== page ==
And so, with one out and nobody on, things returned to normal. Chapman settled in and Erik Kratz walked up, having entered the game in the third inning after Carlos Ruiz had twanged his hamstring–how else–running the bases.
Kratz’s star was on the rise, not only because Ruiz being injured meant more playing time, but this was the very day his Godschall’s Turkey Bacon commercials debuted on Youtube, in which a cartoon turkey would identify him as “the catcher for Philadelphia,” locking his name into the Delaware Valley cultural sphere for good.
His batting average had recently crossed the .200 mark, and he had begun an invigorating friendship with Chase Utley’s dog. With clouds blocking out the afternoon sun at the time of his ninth inning at-bat, nothing was shining brighter than Erik Kratz. Backed into a two-strike count, Chapman left a heater over the heart of the plate and he bashed it to left field, his short swing transitioning seamlessly into a bat flip.
Victory was now what it always was: Just out of reach, for a stupid reason. Tom McCarthy knew it as well as Cliff Lee did, pointing out how an additional base runner would have meant Kratz’s unlikeliest of blasts would have ended the game. Instead, Lee was left in the dugout, scratching his head and planning to take his frustrations out on the wild hogs of the Arkansas brush.
With the game tied 2-2, it was a fair assumption that while the Phillies had succeeded in making the game longer, they hadn’t necessarily changed the outcome. It was all too easy to imagine the bullpen getting slapped around the next inning and the Philles dragging their bats to the plate for a 1-2-3 response.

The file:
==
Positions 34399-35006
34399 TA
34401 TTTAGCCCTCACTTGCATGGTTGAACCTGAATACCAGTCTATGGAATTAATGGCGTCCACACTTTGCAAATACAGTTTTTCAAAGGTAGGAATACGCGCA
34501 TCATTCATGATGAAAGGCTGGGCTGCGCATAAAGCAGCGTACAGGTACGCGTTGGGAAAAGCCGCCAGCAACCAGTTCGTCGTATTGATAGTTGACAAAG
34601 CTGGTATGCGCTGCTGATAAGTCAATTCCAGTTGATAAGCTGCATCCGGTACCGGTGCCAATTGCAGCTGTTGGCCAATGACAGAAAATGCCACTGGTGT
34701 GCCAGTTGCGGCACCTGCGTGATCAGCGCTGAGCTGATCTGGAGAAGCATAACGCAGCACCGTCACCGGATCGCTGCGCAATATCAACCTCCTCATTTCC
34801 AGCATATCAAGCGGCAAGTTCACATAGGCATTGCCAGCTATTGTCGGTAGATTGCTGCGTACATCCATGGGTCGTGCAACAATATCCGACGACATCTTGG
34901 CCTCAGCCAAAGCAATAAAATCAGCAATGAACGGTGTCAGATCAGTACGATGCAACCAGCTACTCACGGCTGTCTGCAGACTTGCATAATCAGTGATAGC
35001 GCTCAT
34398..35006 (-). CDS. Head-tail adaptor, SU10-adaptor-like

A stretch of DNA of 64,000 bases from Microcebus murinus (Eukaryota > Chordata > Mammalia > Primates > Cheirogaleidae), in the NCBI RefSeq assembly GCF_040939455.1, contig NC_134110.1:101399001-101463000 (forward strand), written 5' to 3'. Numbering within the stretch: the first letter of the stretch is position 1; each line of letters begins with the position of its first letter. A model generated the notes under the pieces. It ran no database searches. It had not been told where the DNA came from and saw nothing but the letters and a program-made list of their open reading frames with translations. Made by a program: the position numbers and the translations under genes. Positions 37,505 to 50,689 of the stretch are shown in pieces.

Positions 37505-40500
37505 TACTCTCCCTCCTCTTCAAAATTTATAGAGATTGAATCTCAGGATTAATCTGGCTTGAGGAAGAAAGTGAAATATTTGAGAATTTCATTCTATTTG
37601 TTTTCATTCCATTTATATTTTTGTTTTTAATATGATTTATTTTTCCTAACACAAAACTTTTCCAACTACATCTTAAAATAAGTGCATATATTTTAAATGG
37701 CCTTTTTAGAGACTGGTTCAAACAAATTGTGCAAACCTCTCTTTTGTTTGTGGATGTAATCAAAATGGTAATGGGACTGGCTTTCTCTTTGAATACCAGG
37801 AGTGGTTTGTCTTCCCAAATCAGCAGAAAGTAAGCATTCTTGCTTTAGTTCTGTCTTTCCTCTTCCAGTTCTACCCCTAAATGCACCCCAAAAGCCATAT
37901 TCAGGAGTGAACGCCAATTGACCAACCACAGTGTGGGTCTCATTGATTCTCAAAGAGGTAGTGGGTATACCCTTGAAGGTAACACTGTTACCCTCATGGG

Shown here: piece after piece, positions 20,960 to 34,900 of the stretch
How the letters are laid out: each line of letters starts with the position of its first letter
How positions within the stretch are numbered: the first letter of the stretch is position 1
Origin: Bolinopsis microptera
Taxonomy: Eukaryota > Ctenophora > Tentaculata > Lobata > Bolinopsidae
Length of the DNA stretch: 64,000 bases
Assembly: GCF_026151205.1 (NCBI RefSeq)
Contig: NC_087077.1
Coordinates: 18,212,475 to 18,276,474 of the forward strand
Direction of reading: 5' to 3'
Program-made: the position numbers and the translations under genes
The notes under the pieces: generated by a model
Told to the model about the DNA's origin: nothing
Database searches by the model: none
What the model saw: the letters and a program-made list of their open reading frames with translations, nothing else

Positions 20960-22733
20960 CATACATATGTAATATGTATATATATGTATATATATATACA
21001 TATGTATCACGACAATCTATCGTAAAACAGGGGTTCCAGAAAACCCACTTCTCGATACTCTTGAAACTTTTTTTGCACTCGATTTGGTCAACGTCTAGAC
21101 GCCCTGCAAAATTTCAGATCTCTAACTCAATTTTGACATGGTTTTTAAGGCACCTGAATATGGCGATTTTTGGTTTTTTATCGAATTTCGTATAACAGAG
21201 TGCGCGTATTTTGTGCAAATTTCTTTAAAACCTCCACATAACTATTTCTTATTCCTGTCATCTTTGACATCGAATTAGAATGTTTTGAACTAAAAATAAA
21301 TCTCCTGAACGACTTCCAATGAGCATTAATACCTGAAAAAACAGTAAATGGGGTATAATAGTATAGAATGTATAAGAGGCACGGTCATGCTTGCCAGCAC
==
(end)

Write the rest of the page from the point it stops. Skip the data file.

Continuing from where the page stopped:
But no. It was Freddy Galvis’ turn now. He’d hit .300 in the Venezuelan League over the winter after missing time with a literally broken back. Things had become unideal enough that Manuel had recently mused over putting him in center. Utterly unthreatened, Chapman gave Galvis some high heat, and the shortstop smoked it to left field, where It clattered in the well just out of reach of a fan who was yelled at by a nearby woman for missing it. Galvis had three extra-base hits in 53 at-bats entering this one. It would be his only home run in the month of May.
The Phillies would linger around .500, lose eight in a row in July, pull off four walk-off wins in six games in August, and drop nine of their last eleven games of 2013 to finish 23 games out of first. They’d won the most games in franchise history only two years prior, but that team didn’t exist anymore, and now we had only this: Clouds instead of sun, Ryne Sandberg instead of Charlie Manuel, wins instead of winning streaks. But for a couple of at-bats on a dreary afternoon, the baseball gods looked away for a second and two balls landed in the outfield seats against one of the most powerful relief pitchers of all time. Chapman had five years left as the only MLB pitcher to ever throw 105 mph in a game; Jordan Hicks would match the feat in 2018, something I’m only mentioning here because he did it, of course, in a victory over the Phillies.
But today, their win expectancy had jumped from 10% to 100% in the span of ten pitches. Lee put thoughts of hog slaughter out of his mind to celebrate with his teammates, recaps were scrapped and rewritten, and the fans danced and screamed and jumped up and down as the late afternoon became the early evening; some of them, perhaps, passing out drunk on the subway.